RevOps (revenue operations) isn’t just a new buzzword. Although it borrows from existing marketing, sales, and service operations disciplines it focuses on the full client journey, supporting all customer-facing teams, improving revenue opportunities and customer satisfaction. Why is it time to consider adding a RevOps function to your organization?

1 – Broken processes

Marketing, sales, and customer success professionals all agree that there are gaps between each team in traditionally siloed organizations. Sales doesn’t act on marketing leads quickly enough, marketing can’t measure the value of their programs, customer success has to rediscover client requirements during client onboarding. 

Do you have a customer-centered process to address needs from lead generation through renewal?

2 – Broken data

Each team believes they have unique data requirements, which all need to be added into the data structure. Each group adds new fields and values to the database, which makes record management unwieldy and resulting data difficult for the organization to use. With no governance, you’ll soon see duplication, invalid information, non-standard values, and far more. 

Do you have a single-source-of-truth database that all teams can report from confidently?

3 – Broken tech stacks

It is far too easy to add a new widget because it’s “vital”, simply to have it abandoned when it’s too complex or doesn’t provide the value promised by the vendor. Often, companies have multiple solutions that do very similar things. On a good day, that’s expensive. On a bad day, infrastructure will simply break down leaving vital tools unavailable to your teams.

Do you have a way to manage additional software that focuses on customer experience rather than technical wizardry? 

4 – KPIs don’t align with business success

While marketing reports hundreds of qualified leads, sales reports that only the leads they create close as new deals. And customer success reports high client attrition because the products they received weren’t what was sold to them. 

Are your teams’ success metrics aligned with organizational objectives?

How does a RevOps Wizard Solve these Challenges?

The strength of a fully-enabled RevOps leader is that they consider process, data, technology, KPIs, training and more across the organization, through a client satisfaction lens. To break down silos and bridge organizational gaps, a RevOps leader will focus on ensuring the right processes are in place, data is clean and reliable across the organization, and the tech stack is optimized to support the customer lifecycle.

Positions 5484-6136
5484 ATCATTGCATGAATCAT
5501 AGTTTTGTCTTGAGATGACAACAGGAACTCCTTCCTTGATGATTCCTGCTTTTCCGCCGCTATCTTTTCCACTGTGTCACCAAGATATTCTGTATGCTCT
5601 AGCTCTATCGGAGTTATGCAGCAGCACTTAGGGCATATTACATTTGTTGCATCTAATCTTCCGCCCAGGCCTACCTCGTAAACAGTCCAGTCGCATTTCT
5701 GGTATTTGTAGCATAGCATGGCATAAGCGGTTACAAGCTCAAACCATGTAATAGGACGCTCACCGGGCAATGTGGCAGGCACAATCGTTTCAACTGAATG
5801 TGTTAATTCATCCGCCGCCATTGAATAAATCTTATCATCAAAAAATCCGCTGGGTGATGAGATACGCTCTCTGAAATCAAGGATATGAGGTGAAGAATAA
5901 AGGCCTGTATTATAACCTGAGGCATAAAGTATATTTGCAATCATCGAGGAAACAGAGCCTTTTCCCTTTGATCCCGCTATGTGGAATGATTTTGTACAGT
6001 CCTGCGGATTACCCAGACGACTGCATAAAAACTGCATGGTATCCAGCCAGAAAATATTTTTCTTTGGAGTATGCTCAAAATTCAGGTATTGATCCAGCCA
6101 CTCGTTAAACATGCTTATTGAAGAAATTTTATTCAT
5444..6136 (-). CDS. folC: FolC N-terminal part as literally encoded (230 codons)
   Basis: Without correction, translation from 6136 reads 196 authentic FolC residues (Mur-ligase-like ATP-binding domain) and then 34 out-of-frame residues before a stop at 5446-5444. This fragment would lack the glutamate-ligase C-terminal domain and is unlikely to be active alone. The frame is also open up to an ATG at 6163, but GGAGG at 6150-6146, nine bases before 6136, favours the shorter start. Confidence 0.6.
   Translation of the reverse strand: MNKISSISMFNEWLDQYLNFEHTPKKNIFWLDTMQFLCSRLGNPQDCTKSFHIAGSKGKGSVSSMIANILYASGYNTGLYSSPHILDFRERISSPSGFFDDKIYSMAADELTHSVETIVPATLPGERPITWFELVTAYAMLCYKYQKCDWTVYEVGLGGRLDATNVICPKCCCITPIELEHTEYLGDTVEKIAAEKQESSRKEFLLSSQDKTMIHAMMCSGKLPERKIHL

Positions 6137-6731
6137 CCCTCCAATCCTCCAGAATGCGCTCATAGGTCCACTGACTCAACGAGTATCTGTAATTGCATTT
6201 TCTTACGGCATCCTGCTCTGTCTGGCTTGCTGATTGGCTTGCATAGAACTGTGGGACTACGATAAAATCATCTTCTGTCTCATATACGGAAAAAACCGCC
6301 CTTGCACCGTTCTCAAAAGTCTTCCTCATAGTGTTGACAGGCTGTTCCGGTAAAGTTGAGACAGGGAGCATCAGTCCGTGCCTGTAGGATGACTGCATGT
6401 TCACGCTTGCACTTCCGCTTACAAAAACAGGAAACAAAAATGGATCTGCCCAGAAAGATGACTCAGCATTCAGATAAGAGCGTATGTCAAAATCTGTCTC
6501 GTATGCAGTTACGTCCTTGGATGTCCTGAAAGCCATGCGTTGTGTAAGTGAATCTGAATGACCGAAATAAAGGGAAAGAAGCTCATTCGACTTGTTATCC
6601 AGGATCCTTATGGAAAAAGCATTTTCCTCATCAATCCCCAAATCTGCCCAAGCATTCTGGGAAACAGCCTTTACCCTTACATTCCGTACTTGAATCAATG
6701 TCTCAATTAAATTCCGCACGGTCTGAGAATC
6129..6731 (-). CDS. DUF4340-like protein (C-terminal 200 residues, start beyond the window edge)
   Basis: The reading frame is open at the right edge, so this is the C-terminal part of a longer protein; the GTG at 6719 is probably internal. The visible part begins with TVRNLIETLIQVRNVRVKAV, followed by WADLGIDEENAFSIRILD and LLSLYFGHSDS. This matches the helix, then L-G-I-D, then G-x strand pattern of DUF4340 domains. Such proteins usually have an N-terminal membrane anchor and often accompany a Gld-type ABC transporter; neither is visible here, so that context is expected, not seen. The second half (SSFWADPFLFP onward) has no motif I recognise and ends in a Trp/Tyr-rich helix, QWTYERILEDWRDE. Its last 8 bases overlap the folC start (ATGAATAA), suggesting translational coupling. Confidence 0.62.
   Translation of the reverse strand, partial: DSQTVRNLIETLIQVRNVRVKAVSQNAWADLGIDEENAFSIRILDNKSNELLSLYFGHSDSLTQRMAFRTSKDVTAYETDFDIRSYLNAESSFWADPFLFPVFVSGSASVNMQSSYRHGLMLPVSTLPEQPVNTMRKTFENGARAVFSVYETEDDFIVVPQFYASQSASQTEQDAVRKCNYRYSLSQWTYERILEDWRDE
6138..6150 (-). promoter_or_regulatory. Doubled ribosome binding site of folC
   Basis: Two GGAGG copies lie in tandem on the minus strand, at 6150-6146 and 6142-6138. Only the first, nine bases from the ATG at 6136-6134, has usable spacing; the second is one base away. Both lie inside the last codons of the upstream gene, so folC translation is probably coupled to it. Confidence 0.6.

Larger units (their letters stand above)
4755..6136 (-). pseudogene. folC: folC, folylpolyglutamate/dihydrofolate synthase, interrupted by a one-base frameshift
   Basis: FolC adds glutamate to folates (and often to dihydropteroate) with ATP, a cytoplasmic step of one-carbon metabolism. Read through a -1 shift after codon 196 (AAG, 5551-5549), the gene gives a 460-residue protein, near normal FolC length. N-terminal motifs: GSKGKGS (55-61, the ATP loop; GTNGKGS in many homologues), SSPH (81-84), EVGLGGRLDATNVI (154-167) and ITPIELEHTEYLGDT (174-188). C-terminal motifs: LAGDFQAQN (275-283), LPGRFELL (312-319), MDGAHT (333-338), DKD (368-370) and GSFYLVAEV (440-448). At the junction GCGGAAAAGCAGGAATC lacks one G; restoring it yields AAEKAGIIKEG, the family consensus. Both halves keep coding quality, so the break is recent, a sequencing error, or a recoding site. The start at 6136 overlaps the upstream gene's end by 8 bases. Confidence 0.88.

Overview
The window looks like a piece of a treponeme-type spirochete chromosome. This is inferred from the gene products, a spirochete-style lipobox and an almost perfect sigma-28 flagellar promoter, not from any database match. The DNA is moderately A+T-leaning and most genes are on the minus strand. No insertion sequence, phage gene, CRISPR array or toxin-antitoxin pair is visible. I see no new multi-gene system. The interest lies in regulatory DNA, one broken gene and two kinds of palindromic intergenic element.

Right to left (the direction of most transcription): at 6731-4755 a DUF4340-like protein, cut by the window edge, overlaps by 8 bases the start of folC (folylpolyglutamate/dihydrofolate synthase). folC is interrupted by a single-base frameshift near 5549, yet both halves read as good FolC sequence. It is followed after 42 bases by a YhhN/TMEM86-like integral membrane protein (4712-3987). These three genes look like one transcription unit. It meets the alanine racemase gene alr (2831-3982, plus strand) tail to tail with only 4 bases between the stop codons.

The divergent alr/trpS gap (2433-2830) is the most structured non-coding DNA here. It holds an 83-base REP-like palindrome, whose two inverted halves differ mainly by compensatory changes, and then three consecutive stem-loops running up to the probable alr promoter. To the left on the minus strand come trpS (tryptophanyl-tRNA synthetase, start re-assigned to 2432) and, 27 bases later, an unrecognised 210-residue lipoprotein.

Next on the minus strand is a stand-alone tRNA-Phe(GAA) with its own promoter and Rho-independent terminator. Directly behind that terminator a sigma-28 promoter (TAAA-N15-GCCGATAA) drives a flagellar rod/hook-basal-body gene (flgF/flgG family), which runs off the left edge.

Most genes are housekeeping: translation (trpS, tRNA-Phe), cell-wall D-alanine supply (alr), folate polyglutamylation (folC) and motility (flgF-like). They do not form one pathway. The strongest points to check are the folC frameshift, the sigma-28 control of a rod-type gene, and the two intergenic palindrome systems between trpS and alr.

Map processes

First, observe and interview. Find out from members of each team what processes they use to move someone from lead to renewal. Then, map actions against a timeline, overlay who “owns” that step, how you know a prospect has entered or left a given step, and what the micro conversions are that move someone along. 

Then RevOps works with all of the team leads to identify challenges that are slowing down or keeping clients from having a smooth experience.

Often, small changes in a process can result in significant improvement further along the customer journey. For example, changing a marketing-to-sales lead handoff process could speed up sales follow up, which would increase the prospect’s positive experience.  Or, if customer success can only onboard a client after their initial invoice is paid, consider incenting sales to complete a post-close outreach before handoff to customer success.  

Data governance

A RevOps professional knows how important data quality is to the smooth running of all customer-facing teams. Ultimately, data governance is an internal framework that manages the availability, usability, integrity, and security of data. It also establishes data standards and controls access to data. 

Although there are many aspects to data governance, one of the most important documents that RevOps should build is a data dictionary. This document maps all fields in each system, integration across platforms, and identifies the platform of record for any given field. Building this dictionary will help identify data or integration gaps, or inconsistencies in data formats. A data dictionary also provides clarity on what data structure you can add or change, while understanding impact across the ecosystem.

Tech stack management

Although most companies rely on IT to implement new sales, marketing, or success technology platforms, RevOps should be part of that discussion (or leading it). IT is amazing at making technical solutions work, whereas RevOps works with customer-facing teams to identify *why* to use particular solutions. 

First, RevOps should inventory all of the technology platforms teams use. Then look at each investment to see whether there is functional duplication, gaps, or inefficiencies. 

Once the customer-facing teams have had an opportunity to review their unique technology requirements, your revenue operations wizard can work with each team to simplify and streamline their piece of the tech stack, validate integrations, and cross-train where needed.

Conclusion

Do you still view operations as a cost center? With a new lens of customer experience, the RevOps function is able to find revenue opportunities, protect valuable data, and find ways to save time and money through wise technology choices. 

Want to learn more? Check out the services MRM offers in helping you adopt revenue operations at your company.

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